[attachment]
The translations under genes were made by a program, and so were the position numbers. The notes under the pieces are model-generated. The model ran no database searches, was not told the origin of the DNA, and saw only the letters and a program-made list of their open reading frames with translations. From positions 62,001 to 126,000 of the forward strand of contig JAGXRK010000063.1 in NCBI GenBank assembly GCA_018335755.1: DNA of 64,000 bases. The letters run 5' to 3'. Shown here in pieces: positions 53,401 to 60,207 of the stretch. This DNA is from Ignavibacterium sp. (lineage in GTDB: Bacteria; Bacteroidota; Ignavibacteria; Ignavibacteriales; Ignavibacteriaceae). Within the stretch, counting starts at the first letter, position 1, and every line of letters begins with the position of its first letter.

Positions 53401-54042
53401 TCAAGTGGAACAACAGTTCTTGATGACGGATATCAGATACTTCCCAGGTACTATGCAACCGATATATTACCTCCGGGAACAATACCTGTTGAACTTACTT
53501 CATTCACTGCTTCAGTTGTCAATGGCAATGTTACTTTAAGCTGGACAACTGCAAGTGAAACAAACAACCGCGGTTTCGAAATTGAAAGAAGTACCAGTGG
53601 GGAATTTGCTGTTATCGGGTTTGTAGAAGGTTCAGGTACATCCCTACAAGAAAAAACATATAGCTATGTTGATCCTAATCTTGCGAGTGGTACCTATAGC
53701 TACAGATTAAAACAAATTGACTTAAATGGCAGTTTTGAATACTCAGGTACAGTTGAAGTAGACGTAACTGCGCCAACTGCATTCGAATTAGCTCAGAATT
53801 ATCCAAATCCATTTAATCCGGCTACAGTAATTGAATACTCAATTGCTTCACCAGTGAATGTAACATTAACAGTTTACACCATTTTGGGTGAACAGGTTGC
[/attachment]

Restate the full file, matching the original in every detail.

The translations under genes were made by a program, and so were the position numbers. The notes under the pieces are model-generated. The model ran no database searches, was not told the origin of the DNA, and saw only the letters and a program-made list of their open reading frames with translations. From positions 62,001 to 126,000 of the forward strand of contig JAGXRK010000063.1 in NCBI GenBank assembly GCA_018335755.1: DNA of 64,000 bases. The letters run 5' to 3'. Shown here in pieces: positions 53,401 to 60,207 of the stretch. This DNA is from Ignavibacterium sp. (lineage in GTDB: Bacteria; Bacteroidota; Ignavibacteria; Ignavibacteriales; Ignavibacteriaceae). Within the stretch, counting starts at the first letter, position 1, and every line of letters begins with the position of its first letter.

Positions 53401-54042
53401 TCAAGTGGAACAACAGTTCTTGATGACGGATATCAGATACTTCCCAGGTACTATGCAACCGATATATTACCTCCGGGAACAATACCTGTTGAACTTACTT
53501 CATTCACTGCTTCAGTTGTCAATGGCAATGTTACTTTAAGCTGGACAACTGCAAGTGAAACAAACAACCGCGGTTTCGAAATTGAAAGAAGTACCAGTGG
53601 GGAATTTGCTGTTATCGGGTTTGTAGAAGGTTCAGGTACATCCCTACAAGAAAAAACATATAGCTATGTTGATCCTAATCTTGCGAGTGGTACCTATAGC
53701 TACAGATTAAAACAAATTGACTTAAATGGCAGTTTTGAATACTCAGGTACAGTTGAAGTAGACGTAACTGCGCCAACTGCATTCGAATTAGCTCAGAATT
53801 ATCCAAATCCATTTAATCCGGCTACAGTAATTGAATACTCAATTGCTTCACCAGTGAATGTAACATTAACAGTTTACACCATTTTGGGTGAACAGGTTGC